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An admitted shoe geek waxes philosophical about running, triathlon, and life in general.
Comments welcome!


Wednesday, November 20, 2019

Looking back...


It’s been a tough couple months. Almost three months now, actually.

As I last posted, I had started a tae kwon do class with my young daughter in August. And I’ve enjoyed it thoroughly. I’m getting close to my first belt test for the “advanced white belt” – yeah, that means I’ll be an absolute oxymoron (some would say “minus the oxy”), an advanced beginner. But it’s been with some struggle, along with some time on the sidelines.

You see, I got injured.

My wife warned me. She cautioned me about not pushing myself. She said I need to really take it easy because these are all moves I am not accustomed to… And she’s completely right. But it wasn’t actually the tae kwon do that injured me.

It happened not long after my last post. As in just the day after I posted. My second class.

I knew that these first classes would have a lot of unconventional things in them, being that it was the week leading into the belt test for the students that were already in the class, so it included a lot of “fun” kind of things to unwind a bit. After just a few warm-ups, we went into some line sprints. On the second sprint I noticed that my left foot was dragging on the stride recovery. And on the third sprint I felt something “go” in my low back. My left hamstring locked up, and I hobbled in. I finished the class, with squats and roundhouse kicks and all, but was pushing down pain the whole time. It wasn’t debilitating, but certainly wasn’t comfy either.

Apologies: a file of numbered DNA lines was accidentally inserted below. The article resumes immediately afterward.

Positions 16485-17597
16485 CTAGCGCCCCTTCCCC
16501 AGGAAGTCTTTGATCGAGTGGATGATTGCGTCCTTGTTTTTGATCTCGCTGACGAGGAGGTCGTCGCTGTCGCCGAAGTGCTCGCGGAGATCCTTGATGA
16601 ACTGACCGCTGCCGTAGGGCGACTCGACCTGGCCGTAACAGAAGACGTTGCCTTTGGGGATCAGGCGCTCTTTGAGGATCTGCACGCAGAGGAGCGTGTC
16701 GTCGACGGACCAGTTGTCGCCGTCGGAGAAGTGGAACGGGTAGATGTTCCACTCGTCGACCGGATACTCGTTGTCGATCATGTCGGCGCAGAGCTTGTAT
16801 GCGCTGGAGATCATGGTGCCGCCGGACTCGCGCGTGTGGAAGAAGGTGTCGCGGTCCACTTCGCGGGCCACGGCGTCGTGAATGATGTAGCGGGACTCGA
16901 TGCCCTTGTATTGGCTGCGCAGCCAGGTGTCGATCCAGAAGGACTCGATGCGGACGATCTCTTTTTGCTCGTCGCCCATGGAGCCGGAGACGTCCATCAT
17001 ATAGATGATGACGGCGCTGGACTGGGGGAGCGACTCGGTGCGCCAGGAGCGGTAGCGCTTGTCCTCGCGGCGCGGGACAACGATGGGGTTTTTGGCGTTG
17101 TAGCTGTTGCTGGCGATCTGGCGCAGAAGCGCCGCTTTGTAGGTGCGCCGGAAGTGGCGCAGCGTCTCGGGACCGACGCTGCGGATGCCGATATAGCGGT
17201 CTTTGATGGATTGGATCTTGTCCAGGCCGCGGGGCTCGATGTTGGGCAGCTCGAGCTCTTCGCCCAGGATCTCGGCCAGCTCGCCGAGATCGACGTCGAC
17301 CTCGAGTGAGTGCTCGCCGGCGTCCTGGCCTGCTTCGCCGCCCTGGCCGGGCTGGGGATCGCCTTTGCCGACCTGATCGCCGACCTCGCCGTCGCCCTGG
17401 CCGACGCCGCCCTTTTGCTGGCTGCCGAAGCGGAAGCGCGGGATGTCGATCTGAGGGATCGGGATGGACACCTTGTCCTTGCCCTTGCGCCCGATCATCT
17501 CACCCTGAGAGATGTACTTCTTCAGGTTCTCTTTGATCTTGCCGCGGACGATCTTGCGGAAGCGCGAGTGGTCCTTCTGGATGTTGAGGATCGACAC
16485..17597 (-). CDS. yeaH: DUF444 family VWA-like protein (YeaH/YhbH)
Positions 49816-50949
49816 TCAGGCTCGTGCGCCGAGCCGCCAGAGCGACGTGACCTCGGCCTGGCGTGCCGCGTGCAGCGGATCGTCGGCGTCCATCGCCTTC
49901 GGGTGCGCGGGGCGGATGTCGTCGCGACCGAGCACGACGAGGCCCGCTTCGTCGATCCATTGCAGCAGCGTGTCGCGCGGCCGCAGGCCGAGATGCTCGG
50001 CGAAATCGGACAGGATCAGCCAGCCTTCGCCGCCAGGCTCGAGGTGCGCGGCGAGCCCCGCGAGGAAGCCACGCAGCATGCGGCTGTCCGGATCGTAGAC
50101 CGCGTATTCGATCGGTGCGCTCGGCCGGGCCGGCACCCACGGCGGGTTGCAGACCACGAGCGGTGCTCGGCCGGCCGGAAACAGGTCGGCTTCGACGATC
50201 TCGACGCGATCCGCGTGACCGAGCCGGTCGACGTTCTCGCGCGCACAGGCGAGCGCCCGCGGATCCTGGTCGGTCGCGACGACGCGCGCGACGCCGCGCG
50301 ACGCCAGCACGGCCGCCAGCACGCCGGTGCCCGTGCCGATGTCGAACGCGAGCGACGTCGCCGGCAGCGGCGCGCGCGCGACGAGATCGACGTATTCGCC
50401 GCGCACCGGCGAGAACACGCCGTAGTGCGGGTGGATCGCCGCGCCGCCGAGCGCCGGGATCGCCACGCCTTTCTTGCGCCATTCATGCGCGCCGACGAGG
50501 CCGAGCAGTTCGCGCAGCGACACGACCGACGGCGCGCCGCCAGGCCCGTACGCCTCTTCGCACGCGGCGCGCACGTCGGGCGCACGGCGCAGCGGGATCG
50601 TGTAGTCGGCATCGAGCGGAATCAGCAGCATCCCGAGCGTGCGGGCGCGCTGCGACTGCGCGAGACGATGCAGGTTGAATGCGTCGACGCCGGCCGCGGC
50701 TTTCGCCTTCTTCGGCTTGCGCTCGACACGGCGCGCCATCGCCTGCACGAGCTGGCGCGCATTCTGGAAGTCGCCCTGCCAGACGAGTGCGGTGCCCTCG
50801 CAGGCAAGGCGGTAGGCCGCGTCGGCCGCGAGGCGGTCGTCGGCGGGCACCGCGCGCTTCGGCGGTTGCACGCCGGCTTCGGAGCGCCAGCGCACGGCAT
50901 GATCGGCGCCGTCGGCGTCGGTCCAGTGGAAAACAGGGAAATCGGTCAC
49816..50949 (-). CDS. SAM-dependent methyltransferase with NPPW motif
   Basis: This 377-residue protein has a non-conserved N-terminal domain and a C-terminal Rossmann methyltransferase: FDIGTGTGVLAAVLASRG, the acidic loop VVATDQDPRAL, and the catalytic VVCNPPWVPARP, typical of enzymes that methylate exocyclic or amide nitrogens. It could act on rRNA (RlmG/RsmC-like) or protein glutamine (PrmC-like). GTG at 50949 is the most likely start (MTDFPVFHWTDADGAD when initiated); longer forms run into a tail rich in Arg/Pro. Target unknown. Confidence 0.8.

And this started me down my current path of chiropractic treatment (ineffective), an MRI which revealed the issue, physical therapy (also ineffective), and to where I am now which is waiting out the insurance approvals for a “guided injection” that should happen in about 5 weeks.



But this really goes back MUCH further. February of 2019 was a cold month, and my driveway got pretty icy. On one of those icy days I was climbing out of my truck, just getting home from work, and my left foot slipped. I didn’t fall, but it was a comical contortion of catching myself on the door and nerf bar. My hamstring really felt it, and for a couple months after I suffered from a lot of hamstring cramps. I just figured I’d pulled the muscle, and it was being slow to heal. You know, being an old guy and all, recovery needs more time.